Oct 12

Project Risk Assessment EXAMPLES

Risks, contrary to issues, may happen during the life of a project but not necessarily will. You’ll want to identify the risks that really threaten the project – those with high “probability * impact” indicator. How to carry out project risk assessment? Let’s look at examples…

Project risk assessment is a single step (to be repeated periodically) in project management…

Example 1: “Travel to Baikal Lake” project

2 months, older car, from Western Europe. Project risk assessment example

Tent mountains dawn

Everybody should place this project on their bucket list.

 Risk  Probability  Impact, consequence (1-5) Priority (probability * impact)  Response
The car will break down  80%  2  160 While there are plenty of service shops and Jack-of-All-Trades dispersed around Russia, the itinerary includes desolated areas. A car mechanic will take part in the journey.
An expedition member getting ill 90% 1 90 Medicines and pain killers will be taken.
Your car being stolen 10% 5 50 This is worse than a crash as you’re gonna loose both car and travel gear. The itinerary must exclude cities and leaving the car unattended along highways.
Border crossing and police-related troubles 50% 1 50 Inform yourself up-front. Read accounts of expeditions to Russia. Have spare cash.
Fatal car crash  10%  4  40 Research chances of car rental around Russia and how costly a surcharge for returning the car to a different location is. Obtain a credit card. Consider insurance.
You’ll meet your future better half en route  5%  1  5 Just keep a bottle of premium Cologne in the trunk.

With 160 priority ratio your car immobile and stranded without a spare in the middle of nowhere is obviously the greatest risk to the project.

With catastrophic impact of 5 look closer to the risk of the car being driven away by a stranger…

Note the single opportunity registered in the table above.


Example 2: Running a marketing campaign

car dealer, on-line media. Project risk assessment example

Car ad project

Appealing theme is half the battle.

Risk Probability Impact, consequence (1-5) Priority (probability * impact) Response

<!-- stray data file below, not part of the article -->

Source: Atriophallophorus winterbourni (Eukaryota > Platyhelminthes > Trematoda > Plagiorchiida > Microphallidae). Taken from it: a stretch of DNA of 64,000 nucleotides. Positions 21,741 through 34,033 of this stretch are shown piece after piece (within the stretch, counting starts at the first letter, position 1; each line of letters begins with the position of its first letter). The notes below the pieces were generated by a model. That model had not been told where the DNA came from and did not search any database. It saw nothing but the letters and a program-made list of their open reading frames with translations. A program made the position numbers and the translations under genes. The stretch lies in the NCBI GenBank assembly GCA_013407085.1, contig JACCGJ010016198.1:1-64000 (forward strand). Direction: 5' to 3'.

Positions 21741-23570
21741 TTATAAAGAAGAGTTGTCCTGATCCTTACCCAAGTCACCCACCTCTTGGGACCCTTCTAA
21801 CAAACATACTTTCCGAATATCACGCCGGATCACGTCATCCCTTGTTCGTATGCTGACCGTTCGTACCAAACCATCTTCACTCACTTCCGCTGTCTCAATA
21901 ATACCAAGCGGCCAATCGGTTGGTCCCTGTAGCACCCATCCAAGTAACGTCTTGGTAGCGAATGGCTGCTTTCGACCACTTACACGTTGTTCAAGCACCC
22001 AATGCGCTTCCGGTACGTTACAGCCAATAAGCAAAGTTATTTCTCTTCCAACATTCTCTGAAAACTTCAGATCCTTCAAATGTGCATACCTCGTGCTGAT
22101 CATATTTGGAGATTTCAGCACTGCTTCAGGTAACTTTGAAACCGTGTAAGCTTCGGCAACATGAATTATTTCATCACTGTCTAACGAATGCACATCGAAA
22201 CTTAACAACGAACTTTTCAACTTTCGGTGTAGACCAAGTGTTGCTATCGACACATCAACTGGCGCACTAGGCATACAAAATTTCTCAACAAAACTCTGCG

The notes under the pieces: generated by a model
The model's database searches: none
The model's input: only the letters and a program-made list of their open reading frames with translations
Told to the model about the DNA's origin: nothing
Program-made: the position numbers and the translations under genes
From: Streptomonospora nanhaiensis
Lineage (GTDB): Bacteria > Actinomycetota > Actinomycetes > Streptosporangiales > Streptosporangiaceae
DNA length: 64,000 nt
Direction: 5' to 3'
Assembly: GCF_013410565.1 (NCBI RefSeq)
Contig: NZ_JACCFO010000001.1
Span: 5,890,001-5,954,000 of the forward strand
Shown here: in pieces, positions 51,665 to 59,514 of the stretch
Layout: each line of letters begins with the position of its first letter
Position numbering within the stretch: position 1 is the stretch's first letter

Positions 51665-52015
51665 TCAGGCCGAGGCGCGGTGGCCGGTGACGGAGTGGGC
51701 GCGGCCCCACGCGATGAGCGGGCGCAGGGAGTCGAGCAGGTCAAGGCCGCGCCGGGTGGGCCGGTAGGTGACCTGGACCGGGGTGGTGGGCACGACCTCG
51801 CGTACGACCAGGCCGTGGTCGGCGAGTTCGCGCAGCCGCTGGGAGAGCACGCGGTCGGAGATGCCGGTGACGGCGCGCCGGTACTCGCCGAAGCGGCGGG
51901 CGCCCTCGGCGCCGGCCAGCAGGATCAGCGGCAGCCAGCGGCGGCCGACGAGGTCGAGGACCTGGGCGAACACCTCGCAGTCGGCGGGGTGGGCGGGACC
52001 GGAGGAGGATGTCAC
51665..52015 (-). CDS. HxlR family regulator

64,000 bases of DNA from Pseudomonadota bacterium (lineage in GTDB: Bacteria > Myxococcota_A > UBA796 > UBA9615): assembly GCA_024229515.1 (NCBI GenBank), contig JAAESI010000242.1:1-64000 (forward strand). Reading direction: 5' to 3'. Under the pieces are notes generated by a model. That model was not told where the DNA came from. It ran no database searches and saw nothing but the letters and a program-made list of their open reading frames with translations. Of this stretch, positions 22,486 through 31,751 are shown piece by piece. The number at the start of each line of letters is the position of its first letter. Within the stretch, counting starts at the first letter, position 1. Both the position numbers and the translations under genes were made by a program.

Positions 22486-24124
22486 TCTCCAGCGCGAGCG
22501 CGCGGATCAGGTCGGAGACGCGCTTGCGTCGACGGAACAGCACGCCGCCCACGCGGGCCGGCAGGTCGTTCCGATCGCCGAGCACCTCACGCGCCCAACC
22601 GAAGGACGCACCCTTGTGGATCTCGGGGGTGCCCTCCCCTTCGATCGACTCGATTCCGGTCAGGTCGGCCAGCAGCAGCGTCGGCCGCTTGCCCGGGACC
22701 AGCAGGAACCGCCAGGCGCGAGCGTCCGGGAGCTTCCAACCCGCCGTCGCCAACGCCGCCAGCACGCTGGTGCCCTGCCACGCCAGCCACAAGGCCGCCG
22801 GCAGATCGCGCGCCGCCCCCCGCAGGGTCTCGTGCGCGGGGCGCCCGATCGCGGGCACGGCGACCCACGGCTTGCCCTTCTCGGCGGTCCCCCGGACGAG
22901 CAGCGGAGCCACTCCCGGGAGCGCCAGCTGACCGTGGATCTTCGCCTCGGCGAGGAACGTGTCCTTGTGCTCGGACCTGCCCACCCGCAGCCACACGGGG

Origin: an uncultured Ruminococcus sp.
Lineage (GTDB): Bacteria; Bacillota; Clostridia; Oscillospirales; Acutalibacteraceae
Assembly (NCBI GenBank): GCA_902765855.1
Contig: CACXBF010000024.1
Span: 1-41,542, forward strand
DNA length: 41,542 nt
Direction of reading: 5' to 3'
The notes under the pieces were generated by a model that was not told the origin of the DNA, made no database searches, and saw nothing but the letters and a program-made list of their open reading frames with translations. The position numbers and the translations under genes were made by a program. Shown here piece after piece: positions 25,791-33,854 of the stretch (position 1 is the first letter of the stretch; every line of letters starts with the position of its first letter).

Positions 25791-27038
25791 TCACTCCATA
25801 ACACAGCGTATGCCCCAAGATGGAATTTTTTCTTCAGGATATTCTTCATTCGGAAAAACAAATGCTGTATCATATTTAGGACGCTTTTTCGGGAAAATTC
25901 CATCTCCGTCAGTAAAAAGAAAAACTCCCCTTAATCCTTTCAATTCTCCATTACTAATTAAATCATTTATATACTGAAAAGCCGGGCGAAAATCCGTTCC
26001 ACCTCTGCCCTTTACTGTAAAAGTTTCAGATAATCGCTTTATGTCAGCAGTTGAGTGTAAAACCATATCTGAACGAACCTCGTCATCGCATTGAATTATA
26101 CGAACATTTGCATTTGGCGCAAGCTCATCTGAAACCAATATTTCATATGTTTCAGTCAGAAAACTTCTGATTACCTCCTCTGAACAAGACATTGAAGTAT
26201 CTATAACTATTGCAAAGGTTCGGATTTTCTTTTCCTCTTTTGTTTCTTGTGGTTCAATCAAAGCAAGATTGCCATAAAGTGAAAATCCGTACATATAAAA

The competition simultaneously launching their campaigns 70% 2 140 Allow 50% of “regular budget” for extra bidding. Optimize you copy during the campaign to maintain quality score above competition’s levels.
Broken links. People click and get 404 errors 30% 4 120 Simple solutions to this risk exist. (1) Cross-check – another person clicking through all the links, and (2) involve a detail-oriented person into the project. Include a phone number on banners.
Banners are a flop. For unknown reason people don’t click them 30% 3 90 Surprisingly likely is this negative reception of your graphics or the headline. Prepare two or three distinct projects. And brace yourself for replacing them if they all fail.
You’re running into legal issues 3% 4 12 Fine print not properly written + a pesky client and you may end up in court. Do be brave and have an attorney at hand.

With 140 priority ratio the competitors’ marketing activities are the greatest risk to this project.

A lawsuit from an customer ranks amazingly low. Thus use common sense ;)



  • Take your time. Your team is not likely to do the profound risk assessment during a single day or a week.
  • Consider opportunities (“positive” risks) in the risk assessment as well
  • Finally utilize the “Response” column to add tasks to you project


Now what makes a great tool for the project risk assessment?

For personal projects MS Excel might be enough.

However, with professional JIRA-managed projects with massive number of risks you’ll be better off with some form of graphical representation. Risk Matrix in our BigPicture add-on for JIRA, might prove effective. Example 1, “Travel to Baikal Lake” project’s risk assessment would look like this:

Project risk matrix in JIRA BigGantt add-on

Note that both the colors of risks’ border-left ribbons and the arrows in the boxes stand for the same – the priority of a given risk. While the border-lefts have been automatically calculated by BigGantt, the red, orange and green arrows have been assigned arbitrarily by a user. Luckily the bottom right corner of the matrix is empty, so we’ve got no critical risks in the project.

Dane mapy
Dane do Mapy ©2016 Google, INEGI, ORION-ME
Dane mapyDane do Mapy ©2016 Google, INEGI, ORION-ME
Dane do Mapy ©2016 Google, INEGI, ORION-ME